Fallow land sown with a wildflower seed mixture is one of the major set-aside areas promoted by the Swiss legislation in order to enhance biodiversity in the landscape. Still, the installation of such areas on arable land raises concerns about their potential to contribute to the dissemination of noxious weeds. In order to gather information about weed development in such fallows, botanical observations have been carried out, between 2003 und 2005, on about 200 of them nationwide. The majority presents an intresting or even excellent botanical composition. Nevertheless, several weeds were regularly observed, especially creeping thistle, broad-leaved dock, couch grass and bindweed. We estimate that about 5-10 % of the fallows present a critical weed situation – mainly because of thistels. Moreover, Solidago species (S. Canadensis, and S. gigantnea) are present in about a third of them. Control methods are now under development to reduce the impact of these invasive species.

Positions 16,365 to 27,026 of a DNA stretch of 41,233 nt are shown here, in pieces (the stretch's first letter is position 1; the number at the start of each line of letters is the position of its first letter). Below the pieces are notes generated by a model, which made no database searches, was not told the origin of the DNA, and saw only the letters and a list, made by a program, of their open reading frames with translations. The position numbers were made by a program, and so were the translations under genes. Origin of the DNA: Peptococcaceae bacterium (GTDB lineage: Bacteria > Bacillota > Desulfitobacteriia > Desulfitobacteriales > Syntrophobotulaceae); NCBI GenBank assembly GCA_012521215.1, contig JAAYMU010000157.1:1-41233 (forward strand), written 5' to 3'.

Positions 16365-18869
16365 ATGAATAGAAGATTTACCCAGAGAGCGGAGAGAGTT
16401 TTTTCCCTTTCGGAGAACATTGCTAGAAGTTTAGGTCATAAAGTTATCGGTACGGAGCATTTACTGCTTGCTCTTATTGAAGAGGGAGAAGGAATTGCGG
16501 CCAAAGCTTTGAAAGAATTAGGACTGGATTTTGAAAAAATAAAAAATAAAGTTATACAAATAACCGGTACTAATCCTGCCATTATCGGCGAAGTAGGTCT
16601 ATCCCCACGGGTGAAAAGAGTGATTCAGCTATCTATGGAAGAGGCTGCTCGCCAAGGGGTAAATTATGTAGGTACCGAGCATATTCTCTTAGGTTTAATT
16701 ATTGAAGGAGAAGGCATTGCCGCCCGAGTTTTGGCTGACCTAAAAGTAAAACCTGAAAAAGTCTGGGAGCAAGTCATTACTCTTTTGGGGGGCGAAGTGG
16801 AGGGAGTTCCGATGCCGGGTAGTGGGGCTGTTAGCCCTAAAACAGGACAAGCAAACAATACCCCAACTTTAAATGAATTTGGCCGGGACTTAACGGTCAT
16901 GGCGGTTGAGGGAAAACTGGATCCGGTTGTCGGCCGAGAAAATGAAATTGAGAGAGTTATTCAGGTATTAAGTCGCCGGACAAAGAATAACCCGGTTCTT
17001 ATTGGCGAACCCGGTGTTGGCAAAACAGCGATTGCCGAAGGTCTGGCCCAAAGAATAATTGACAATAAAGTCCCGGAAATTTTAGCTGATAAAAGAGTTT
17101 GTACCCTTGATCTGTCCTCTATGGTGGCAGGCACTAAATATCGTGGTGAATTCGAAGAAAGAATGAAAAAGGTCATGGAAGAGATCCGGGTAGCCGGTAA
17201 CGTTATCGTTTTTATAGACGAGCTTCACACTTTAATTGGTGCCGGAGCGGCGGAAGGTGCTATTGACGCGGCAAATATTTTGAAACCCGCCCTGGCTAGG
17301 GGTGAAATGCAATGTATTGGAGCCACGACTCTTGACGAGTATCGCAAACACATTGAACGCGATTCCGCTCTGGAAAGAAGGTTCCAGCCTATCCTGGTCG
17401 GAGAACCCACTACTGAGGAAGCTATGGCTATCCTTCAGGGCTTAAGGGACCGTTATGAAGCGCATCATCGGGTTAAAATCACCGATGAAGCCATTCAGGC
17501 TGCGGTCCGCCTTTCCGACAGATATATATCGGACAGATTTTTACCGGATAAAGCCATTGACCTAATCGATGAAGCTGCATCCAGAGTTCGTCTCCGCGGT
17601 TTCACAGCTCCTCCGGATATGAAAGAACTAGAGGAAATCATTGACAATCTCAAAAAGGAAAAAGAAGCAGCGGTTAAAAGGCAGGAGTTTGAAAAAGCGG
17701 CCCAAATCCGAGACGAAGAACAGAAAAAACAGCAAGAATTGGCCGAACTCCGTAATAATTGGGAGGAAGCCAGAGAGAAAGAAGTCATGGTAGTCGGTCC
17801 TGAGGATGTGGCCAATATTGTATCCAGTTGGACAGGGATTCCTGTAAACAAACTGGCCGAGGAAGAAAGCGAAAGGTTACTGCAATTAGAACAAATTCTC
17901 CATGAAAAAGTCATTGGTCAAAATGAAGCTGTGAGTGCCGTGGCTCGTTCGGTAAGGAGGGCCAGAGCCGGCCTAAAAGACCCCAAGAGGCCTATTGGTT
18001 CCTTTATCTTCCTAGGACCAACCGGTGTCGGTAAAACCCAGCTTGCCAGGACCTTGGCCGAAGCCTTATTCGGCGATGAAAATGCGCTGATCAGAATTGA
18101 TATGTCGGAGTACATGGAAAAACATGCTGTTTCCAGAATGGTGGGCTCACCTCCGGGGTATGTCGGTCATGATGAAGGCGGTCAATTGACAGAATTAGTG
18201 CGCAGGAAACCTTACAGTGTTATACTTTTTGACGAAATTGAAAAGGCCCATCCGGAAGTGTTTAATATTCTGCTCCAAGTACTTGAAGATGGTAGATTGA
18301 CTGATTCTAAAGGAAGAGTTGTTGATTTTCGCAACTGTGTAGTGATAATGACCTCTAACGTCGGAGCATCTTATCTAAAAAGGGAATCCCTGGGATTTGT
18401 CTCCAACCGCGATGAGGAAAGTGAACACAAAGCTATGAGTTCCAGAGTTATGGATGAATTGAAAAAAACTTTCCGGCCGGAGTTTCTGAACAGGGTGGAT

Agroscope has developed a scoring system for plant protection in vegetable crops. The system enables the creation of incentives for reducing the use and environmental risks of plant-protection products and promoting preventive and non-chemical measures.
Many consumer goods contain activated carbon, which can be contaminated with pollutants like polycyclic aromatic hydrocarbons (PAHs). Agroscope showed that current analytical methods and legal bases used to address PAH content are incomplete.
Dry summers can see a loss of up to 25% of total Swiss roughage production. This is because grassland yields are strongly correlated with summer drought, as shown by a new analysis conducted by Agroscope and the Swiss Farmers’ Union.